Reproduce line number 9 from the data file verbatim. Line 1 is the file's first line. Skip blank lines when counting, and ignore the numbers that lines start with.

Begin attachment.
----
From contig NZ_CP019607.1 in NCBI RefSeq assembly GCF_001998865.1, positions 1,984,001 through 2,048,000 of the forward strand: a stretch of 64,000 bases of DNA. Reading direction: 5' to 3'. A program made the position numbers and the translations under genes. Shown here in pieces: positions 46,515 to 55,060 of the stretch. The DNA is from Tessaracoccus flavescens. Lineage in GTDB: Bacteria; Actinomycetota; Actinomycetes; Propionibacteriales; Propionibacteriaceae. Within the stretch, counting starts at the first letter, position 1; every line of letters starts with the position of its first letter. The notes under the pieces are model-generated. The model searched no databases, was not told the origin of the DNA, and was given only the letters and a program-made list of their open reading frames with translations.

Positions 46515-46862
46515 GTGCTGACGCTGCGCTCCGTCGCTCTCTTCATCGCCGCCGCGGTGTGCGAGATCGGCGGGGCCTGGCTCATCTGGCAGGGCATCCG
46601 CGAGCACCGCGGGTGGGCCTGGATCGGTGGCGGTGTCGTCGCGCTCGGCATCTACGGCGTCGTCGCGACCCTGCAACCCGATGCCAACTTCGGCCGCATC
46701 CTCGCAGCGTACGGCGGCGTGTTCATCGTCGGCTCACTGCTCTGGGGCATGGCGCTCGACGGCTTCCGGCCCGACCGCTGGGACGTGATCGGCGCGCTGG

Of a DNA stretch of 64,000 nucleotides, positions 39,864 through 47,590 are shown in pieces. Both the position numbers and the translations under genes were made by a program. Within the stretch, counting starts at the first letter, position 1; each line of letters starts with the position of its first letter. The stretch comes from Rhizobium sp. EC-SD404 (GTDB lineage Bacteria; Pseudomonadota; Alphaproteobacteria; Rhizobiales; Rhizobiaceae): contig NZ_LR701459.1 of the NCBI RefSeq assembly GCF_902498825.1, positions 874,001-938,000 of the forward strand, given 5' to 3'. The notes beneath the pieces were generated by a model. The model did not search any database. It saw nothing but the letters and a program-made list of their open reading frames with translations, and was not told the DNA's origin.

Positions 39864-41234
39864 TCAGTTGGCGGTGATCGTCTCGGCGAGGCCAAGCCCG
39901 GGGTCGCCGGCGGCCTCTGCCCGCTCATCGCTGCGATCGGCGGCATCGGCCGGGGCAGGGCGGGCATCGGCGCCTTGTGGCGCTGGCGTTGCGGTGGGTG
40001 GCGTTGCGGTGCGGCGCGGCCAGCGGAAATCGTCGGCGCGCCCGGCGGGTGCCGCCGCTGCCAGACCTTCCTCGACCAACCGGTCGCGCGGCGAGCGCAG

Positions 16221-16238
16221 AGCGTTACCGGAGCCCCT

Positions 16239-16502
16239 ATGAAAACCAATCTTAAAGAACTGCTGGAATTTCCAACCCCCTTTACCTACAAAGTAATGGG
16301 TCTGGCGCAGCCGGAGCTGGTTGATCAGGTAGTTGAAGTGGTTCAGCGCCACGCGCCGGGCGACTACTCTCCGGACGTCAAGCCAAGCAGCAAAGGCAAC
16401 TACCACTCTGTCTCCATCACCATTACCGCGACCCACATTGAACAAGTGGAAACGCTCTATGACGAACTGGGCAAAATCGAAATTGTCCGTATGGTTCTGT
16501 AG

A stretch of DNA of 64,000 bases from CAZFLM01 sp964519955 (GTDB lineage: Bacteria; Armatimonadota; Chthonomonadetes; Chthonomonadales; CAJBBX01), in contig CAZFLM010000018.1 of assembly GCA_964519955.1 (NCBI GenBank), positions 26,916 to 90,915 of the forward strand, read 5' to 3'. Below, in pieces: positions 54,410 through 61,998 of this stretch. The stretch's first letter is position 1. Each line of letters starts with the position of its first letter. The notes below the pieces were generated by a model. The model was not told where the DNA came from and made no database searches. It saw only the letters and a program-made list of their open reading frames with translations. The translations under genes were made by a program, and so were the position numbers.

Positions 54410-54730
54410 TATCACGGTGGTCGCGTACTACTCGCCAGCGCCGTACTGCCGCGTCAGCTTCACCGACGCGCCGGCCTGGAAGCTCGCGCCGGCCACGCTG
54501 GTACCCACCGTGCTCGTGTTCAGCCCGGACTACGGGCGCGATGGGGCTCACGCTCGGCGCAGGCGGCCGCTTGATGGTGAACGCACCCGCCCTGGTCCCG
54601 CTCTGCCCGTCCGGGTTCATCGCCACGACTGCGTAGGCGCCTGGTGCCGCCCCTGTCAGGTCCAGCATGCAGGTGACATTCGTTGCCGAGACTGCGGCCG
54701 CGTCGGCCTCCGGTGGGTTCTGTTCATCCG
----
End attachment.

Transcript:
39901 GGGTCGCCGGCGGCCTCTGCCCGCTCATCGCTGCGATCGGCGGCATCGGCCGGGGCAGGGCGGGCATCGGCGCCTTGTGGCGCTGGCGTTGCGGTGGGTG